The first study, which analyzed data from 240 overweight women, aged 25 to 50 and using popular carbohydrate-limiting diet plans, found that dieters who replaced all the sugary drinks in their diets with water lost an average of 5 pounds more a year than dieters who continued to consume the beverages, USA Today reported Wednesday.
The second study, by Cornell University's Food and Brand Lab in Ithaca, N.Y., suggested that people tend to consume greater amounts of a food product if it is labeled "law fat," often consuming amounts high enough to negate the difference in health benefits.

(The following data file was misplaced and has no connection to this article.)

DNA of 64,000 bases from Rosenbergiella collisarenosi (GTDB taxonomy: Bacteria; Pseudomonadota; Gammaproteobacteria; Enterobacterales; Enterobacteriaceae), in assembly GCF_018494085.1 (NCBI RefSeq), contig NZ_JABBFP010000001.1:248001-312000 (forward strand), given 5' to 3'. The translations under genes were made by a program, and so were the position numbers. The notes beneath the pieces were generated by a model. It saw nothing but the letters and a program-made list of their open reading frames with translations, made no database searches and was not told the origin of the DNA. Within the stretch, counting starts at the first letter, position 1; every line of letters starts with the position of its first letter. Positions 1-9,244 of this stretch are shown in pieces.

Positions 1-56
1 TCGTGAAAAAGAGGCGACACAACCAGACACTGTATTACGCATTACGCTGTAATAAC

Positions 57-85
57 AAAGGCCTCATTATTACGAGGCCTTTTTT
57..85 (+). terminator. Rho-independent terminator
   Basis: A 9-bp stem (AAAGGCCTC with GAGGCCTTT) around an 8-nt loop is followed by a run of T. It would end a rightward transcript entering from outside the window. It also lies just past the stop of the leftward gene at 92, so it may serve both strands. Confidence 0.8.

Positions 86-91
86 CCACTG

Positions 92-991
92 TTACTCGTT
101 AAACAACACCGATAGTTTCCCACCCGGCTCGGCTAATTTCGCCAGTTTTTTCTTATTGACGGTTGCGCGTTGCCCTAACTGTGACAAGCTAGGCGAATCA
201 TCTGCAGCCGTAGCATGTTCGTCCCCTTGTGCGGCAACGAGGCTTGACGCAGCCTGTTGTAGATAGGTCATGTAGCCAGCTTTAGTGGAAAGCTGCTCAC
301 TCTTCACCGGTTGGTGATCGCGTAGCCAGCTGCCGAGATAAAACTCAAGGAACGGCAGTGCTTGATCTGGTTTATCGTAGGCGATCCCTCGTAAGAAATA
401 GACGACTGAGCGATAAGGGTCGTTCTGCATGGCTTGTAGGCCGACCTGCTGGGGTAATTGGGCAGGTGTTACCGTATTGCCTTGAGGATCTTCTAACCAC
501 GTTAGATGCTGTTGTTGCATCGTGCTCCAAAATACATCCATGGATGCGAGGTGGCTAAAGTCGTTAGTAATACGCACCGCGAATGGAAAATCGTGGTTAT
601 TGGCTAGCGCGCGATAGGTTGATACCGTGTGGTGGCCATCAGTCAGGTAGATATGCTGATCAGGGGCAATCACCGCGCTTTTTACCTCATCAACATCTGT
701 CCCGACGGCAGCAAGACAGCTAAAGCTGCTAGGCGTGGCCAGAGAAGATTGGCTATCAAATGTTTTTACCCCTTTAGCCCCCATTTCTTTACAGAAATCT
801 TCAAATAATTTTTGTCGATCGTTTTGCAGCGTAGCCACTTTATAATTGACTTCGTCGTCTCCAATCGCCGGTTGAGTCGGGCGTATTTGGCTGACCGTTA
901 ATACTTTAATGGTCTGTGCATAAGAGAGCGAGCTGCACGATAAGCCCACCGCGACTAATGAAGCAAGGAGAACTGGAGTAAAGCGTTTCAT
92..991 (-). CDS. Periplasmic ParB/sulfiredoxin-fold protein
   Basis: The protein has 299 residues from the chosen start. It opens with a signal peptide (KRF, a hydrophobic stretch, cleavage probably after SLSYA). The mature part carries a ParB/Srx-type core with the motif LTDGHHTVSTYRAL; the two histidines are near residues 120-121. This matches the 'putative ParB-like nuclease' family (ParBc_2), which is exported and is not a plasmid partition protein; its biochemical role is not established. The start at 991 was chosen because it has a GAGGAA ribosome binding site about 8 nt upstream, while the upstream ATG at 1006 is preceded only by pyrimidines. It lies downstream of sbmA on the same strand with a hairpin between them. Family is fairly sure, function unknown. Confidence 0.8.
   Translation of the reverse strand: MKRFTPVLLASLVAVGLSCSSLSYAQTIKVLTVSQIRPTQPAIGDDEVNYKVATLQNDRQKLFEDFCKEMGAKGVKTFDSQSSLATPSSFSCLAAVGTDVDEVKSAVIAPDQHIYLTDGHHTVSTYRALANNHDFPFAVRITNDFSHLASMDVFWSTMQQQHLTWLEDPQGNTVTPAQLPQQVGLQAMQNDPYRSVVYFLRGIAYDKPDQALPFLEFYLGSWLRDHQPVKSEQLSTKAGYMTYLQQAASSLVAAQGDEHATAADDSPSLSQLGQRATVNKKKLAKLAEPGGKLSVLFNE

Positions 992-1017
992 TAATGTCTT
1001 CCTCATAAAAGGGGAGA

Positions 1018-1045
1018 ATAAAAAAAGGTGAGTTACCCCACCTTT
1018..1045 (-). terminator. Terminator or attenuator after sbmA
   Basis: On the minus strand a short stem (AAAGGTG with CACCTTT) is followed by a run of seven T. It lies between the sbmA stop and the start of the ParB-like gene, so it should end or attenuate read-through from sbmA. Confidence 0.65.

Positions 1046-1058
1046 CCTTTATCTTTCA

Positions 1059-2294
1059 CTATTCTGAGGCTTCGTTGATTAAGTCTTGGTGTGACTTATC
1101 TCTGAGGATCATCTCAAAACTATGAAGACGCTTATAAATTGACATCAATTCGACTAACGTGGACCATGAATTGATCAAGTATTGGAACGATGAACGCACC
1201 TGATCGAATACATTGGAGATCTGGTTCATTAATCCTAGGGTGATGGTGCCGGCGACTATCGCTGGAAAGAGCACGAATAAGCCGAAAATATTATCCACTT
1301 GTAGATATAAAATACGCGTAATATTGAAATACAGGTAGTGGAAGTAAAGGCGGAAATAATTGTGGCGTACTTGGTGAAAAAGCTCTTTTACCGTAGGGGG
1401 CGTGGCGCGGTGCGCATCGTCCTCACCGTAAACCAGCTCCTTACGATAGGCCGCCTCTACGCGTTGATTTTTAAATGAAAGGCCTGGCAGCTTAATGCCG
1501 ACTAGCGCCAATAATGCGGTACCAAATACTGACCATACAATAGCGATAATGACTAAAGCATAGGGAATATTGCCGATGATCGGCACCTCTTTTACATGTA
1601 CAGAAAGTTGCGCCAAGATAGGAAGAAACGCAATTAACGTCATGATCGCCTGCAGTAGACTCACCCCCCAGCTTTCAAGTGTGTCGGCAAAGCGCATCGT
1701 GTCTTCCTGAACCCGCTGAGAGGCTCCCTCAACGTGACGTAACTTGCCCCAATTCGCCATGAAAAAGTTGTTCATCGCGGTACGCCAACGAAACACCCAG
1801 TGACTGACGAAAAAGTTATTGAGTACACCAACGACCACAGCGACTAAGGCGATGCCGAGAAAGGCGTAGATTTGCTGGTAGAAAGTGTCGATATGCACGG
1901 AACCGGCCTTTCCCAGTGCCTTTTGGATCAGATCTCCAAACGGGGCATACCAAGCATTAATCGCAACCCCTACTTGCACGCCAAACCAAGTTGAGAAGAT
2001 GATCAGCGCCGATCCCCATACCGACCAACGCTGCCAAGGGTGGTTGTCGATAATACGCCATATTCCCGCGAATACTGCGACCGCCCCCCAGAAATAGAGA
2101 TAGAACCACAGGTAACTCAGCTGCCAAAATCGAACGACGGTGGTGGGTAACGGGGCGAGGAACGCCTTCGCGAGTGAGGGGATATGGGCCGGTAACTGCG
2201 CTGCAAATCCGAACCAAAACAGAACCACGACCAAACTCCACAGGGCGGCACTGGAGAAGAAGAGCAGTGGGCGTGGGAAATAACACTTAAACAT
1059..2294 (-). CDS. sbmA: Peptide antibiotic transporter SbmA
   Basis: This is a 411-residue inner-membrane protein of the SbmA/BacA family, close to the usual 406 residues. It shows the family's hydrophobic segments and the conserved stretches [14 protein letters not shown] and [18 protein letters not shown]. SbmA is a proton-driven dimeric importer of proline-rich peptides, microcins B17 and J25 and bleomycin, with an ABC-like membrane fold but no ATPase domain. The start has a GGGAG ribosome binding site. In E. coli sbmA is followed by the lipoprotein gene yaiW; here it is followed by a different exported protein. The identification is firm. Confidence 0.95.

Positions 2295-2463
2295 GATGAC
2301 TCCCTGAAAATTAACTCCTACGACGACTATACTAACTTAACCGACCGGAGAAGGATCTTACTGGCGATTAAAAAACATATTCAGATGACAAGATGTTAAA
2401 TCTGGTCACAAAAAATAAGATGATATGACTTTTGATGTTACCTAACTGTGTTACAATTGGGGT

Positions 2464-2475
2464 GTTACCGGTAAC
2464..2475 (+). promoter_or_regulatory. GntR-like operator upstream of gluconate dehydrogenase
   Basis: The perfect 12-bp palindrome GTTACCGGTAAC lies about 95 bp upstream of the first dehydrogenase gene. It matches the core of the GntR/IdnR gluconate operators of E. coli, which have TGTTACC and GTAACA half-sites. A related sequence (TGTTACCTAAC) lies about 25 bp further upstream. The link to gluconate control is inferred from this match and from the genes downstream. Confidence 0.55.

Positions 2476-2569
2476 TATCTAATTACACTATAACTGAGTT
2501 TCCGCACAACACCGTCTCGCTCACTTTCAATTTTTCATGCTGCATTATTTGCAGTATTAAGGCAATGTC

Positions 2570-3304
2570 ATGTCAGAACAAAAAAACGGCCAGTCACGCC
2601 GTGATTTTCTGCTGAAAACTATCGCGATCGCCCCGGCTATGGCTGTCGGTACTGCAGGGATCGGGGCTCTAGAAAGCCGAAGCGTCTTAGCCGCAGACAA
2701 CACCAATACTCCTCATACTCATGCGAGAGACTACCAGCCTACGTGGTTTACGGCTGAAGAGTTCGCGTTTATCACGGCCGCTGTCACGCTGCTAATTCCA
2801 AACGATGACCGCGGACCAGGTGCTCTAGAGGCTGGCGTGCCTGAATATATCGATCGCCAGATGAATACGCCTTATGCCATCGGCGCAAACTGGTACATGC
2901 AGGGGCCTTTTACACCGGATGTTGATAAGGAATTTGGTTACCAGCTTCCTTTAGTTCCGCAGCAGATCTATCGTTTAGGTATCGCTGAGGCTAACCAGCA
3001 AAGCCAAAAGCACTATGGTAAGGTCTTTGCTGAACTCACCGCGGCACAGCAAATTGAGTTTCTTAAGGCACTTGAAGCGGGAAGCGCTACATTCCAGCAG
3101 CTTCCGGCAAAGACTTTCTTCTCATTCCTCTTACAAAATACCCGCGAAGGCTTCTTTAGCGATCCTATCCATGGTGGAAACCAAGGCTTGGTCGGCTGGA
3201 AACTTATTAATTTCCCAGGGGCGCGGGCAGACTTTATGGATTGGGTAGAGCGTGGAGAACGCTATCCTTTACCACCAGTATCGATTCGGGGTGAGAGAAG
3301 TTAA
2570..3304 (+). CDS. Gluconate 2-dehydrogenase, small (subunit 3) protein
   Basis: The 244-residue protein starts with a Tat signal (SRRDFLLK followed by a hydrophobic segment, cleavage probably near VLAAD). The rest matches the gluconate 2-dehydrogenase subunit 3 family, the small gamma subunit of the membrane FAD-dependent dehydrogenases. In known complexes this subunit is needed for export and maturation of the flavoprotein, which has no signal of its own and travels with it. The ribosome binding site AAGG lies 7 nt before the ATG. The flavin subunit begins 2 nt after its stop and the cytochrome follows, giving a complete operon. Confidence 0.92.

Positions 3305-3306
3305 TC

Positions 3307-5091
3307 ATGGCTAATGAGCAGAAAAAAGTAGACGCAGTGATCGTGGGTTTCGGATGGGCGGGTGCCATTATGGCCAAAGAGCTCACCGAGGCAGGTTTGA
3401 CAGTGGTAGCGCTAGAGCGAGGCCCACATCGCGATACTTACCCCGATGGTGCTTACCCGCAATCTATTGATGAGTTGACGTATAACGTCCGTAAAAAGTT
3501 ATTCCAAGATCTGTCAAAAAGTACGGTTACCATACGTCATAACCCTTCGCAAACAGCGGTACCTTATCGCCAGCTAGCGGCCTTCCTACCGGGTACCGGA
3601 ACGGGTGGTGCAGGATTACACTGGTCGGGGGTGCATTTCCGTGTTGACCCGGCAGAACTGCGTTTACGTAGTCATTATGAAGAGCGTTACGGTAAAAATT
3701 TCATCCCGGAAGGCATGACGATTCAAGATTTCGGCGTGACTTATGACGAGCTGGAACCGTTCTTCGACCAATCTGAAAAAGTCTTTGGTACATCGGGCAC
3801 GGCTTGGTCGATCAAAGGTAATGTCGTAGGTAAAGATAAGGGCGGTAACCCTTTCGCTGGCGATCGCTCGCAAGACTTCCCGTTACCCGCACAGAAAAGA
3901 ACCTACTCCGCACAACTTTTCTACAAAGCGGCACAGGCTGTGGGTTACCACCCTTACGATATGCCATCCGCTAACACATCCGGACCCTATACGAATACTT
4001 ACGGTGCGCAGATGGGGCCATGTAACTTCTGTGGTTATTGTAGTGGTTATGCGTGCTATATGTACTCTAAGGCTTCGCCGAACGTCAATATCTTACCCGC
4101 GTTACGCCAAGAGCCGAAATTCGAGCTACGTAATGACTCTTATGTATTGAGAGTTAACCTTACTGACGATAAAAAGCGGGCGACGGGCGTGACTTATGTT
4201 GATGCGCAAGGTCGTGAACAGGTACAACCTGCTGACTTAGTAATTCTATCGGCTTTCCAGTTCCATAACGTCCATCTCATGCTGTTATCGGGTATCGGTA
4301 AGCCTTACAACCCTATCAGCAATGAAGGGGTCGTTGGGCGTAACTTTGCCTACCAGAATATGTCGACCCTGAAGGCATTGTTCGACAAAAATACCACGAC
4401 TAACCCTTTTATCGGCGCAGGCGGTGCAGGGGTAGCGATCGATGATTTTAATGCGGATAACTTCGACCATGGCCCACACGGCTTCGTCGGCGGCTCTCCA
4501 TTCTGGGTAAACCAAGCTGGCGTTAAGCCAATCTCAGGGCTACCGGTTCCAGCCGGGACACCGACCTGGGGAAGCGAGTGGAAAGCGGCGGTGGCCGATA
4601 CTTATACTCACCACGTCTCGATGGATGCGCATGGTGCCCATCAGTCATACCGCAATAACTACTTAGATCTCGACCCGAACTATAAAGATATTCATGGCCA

Cornell's Brian Wansink and his team offered two bowls of M&M's chocolate candy to 250 open house attendees. People of normal weight who were offered the bowl claiming to be low fat consumed an average of eight candies more than those offered the regular version and overweight people consumed an average of 23 more when offered the bowl labeled low-fat.
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